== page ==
Watching The Great American Read on PBS, and seeing so many of my favorite books profiled, I am reminded why I love to read, and why I love to write.
I have cerebral palsy. And I am legally blind. Fun times! Truly, I choose to see these traits as two factors that add to my life, and not two obstacles that detract from it. You may choose to agree with me… or not. I don’t care. It’s my life, and I’ve learned over many years that, as the great Ricky Nelson once crooned, “You can’t please everyone, so you got to please yourself.”
At a young age, this is the mentality I took into writing. I had two people to please: My elementary school teacher, whoever it happened to be that year, and my Papa Dick. (The identity of the latter never changed.) Beyond that, as long as I was happy with it, any story I wrote was good and useful to teach me more about the mechanics and the craft of writing.
Years passed apace. Much quicker than they appeared to go by as they were unfolding. Those years that seemed to go by me as might a lumbering truck on a logging road–I look back on them now and see race cars in the rear-view. Through these years, I began to write seriously, and with the hope–the faraway wish–that other people might read my words.
I never thought I’d finish a novel. Short stories were easy. You conceived the piece, wrote it, and it was there for you to gaze upon and marvel at within a few days or weeks.
Novels, on the other hand, were an undertaking. What did I have to say that merited such room, such expansion of word counts, such varied language as must be used in a novel to avoid too much repetition? A lack of variety?
I always enjoyed novels. But I could never escape into them as so many of my peers claimed to be able to do. There was something in my head that told me: As much as you want to be a baseball player, you can’t be. You’re Derek. Your legs and your eyes don’t work. Sorry. No fun in the athletic realm for you.
As much as you want to be a super hero, you can barely walk. And you’re reading a book where people fly? Sorry, kid. Not happening.
Mysteries are fun to read, sure. But do you really think you could write one? Mysteries require clues and red herrings and compelling evidence and twists thought up well before they find the page. Your eyes will barely let you watch television. And you would presume to be able to write a mystery on par with the greats? With Doyle and Christie? Not gonna happen.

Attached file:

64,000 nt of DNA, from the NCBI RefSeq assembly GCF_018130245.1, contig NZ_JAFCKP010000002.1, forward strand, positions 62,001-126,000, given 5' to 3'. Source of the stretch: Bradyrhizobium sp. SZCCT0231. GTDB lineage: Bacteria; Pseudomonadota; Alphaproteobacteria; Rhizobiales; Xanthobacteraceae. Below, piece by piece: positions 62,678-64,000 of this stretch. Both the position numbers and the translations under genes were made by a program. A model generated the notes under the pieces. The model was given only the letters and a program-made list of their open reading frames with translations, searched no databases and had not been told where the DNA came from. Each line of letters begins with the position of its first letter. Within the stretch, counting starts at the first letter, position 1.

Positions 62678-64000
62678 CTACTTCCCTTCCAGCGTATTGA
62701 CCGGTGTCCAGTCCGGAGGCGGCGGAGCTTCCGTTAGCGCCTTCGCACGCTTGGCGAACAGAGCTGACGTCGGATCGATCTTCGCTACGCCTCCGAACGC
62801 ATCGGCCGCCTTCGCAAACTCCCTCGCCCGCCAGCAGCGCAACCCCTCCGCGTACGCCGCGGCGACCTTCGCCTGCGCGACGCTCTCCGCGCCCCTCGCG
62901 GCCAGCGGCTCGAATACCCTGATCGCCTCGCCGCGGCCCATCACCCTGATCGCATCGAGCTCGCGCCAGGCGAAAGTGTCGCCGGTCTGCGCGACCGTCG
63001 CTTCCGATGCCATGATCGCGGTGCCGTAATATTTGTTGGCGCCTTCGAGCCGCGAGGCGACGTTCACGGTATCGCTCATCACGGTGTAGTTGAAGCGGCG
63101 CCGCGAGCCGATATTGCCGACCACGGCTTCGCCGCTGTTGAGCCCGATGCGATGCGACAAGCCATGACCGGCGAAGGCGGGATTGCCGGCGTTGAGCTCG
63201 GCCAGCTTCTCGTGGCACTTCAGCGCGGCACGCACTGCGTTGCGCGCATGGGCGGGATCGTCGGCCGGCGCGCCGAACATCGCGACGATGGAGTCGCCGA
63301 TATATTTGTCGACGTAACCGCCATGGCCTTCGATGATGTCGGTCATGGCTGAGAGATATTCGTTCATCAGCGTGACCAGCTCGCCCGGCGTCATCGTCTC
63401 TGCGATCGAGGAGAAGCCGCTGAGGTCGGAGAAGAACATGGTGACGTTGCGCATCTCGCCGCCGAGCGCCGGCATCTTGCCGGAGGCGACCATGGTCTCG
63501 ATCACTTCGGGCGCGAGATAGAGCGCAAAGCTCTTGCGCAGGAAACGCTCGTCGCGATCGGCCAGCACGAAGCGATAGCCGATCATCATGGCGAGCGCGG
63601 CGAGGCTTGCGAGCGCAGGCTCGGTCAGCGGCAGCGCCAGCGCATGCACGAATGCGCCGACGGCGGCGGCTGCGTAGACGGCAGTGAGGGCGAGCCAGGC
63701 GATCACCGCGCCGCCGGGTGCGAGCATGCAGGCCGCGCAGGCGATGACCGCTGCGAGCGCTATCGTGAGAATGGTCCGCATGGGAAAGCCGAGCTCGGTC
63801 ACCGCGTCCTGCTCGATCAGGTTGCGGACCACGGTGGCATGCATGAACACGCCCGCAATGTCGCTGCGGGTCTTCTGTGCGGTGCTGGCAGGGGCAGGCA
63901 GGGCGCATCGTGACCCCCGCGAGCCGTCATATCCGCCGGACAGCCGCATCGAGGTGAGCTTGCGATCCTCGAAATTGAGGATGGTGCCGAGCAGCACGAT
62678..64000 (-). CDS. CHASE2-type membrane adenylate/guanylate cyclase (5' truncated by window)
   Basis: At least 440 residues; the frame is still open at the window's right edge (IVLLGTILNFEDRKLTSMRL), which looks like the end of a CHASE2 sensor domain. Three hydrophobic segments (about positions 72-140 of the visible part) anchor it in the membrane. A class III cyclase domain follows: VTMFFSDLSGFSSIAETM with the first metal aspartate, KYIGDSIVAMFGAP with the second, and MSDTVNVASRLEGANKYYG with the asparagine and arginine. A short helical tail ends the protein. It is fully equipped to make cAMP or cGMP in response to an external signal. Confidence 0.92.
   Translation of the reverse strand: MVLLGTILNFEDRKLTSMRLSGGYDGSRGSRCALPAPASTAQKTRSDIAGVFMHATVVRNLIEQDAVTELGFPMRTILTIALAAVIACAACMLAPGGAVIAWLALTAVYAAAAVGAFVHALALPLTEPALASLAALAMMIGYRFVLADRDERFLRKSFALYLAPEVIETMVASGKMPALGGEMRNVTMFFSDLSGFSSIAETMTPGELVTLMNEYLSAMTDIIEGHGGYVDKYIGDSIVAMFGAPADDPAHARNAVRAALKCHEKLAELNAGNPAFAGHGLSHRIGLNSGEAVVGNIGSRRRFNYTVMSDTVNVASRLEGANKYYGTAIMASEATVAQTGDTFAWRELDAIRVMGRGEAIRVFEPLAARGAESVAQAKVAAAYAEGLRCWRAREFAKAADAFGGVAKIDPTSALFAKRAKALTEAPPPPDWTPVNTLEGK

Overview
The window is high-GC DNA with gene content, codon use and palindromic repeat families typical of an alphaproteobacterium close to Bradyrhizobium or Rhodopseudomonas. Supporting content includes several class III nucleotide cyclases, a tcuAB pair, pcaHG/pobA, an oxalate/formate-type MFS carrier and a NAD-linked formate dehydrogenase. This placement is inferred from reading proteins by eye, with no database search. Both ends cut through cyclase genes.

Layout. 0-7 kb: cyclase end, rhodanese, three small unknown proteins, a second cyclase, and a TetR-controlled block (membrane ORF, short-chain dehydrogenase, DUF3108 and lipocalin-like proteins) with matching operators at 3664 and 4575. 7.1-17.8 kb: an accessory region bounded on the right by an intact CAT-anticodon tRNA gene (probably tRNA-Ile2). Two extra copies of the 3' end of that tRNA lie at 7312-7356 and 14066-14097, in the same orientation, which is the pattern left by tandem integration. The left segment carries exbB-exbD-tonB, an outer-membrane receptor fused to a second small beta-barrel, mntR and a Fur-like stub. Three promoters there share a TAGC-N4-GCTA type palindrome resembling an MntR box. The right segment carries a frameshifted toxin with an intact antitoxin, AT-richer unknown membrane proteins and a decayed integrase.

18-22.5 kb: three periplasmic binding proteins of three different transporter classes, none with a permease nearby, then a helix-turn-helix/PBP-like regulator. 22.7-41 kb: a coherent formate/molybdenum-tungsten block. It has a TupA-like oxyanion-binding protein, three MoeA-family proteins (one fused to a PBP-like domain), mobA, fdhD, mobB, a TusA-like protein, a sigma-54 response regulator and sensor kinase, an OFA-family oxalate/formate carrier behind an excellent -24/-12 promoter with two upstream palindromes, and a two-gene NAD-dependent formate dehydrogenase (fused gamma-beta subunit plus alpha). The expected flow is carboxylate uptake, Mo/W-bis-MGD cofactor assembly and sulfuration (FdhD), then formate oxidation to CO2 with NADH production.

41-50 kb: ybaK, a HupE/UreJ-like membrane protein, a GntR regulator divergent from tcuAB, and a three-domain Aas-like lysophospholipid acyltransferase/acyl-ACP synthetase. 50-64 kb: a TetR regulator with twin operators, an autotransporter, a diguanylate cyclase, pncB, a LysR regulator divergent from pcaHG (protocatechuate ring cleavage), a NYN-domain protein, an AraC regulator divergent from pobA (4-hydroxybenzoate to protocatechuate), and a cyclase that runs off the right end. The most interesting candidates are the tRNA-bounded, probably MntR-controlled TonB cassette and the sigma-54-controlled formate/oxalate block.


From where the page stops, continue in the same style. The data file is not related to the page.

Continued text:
There was one subject I was steeped in and had researched my whole life. Being a guy with palsy and bad eyes, and wondering why. What if I could write a story about that? Then I could turn my deficits, the things society sees as lacking in me, and make them character traits as opposed to character flaws.
But would anyone care to read such a book?
“You can’t please everyone, so you got to please yourself.”
I’m just gonna write the thing, and we’ll see what happens, I told myself.
Ten years later, my manuscript was ready. I was ready. Time to find an agent who’ll love my book the way I love it; completely and without reservation.
Every writer knows rejection. They know it hurts and it sometimes scars, but it is also an important part of the business of books. When any writer is first writing, as a kid, what matters is the story. Make the story good. By the time they’re an adult writing books for public consumption, what matters is, Will the thing sell?
I remain haunted, after many years, by one particular rejection note concerning my book, What Death Taught Terrence. It is the book I was always meant to write. The main character has palsy and bad eyes, as do I, and he wonders after the purpose of his life. He wonders why.
Rather than a generic form rejection, the kind all writers are used to (“We regret to inform you that we will not be looking to represent your novel. Our opinion is, of course, subjective. Keep searching to find your book’s perfect home. Good luck to you!”) what I got in this particular rejection note was an agent (or an agent’s assistant) who actually sat down and wrote to me, “Clearly, you’ve written this book for people with cerebral palsy.”
You will never find a surer way to offend this disabled man. I don’t remember the name of the person who wrote that note, but I definitely remember the sentiment it carried.
Would anyone ever say to Lee Child, for example, “Jack Reacher is white. Clearly you’ve written this book for white people”? Would they say to the great Mr. King, “You’ve written Misery to scare writers exclusively”? No. But somehow it’s okay to marginalize a book written by a disabled man simply because the person marginalizing it failed to understand it? That’s how I took that particular incident, anyway.
I would hope our world is better than that.
The world in which I wish to be a published author whose words affect the people who read them–that world is better. And, if it isn’t yet, it will be.
I don’t want to please everyone with my words. But, while pleasing myself with them, Dear Reader, I sincerely hope they will get to you one day and make you question the world we inhabit. And maybe, just maybe, they will make you feel a little bit better and make this life a little bit easier to live.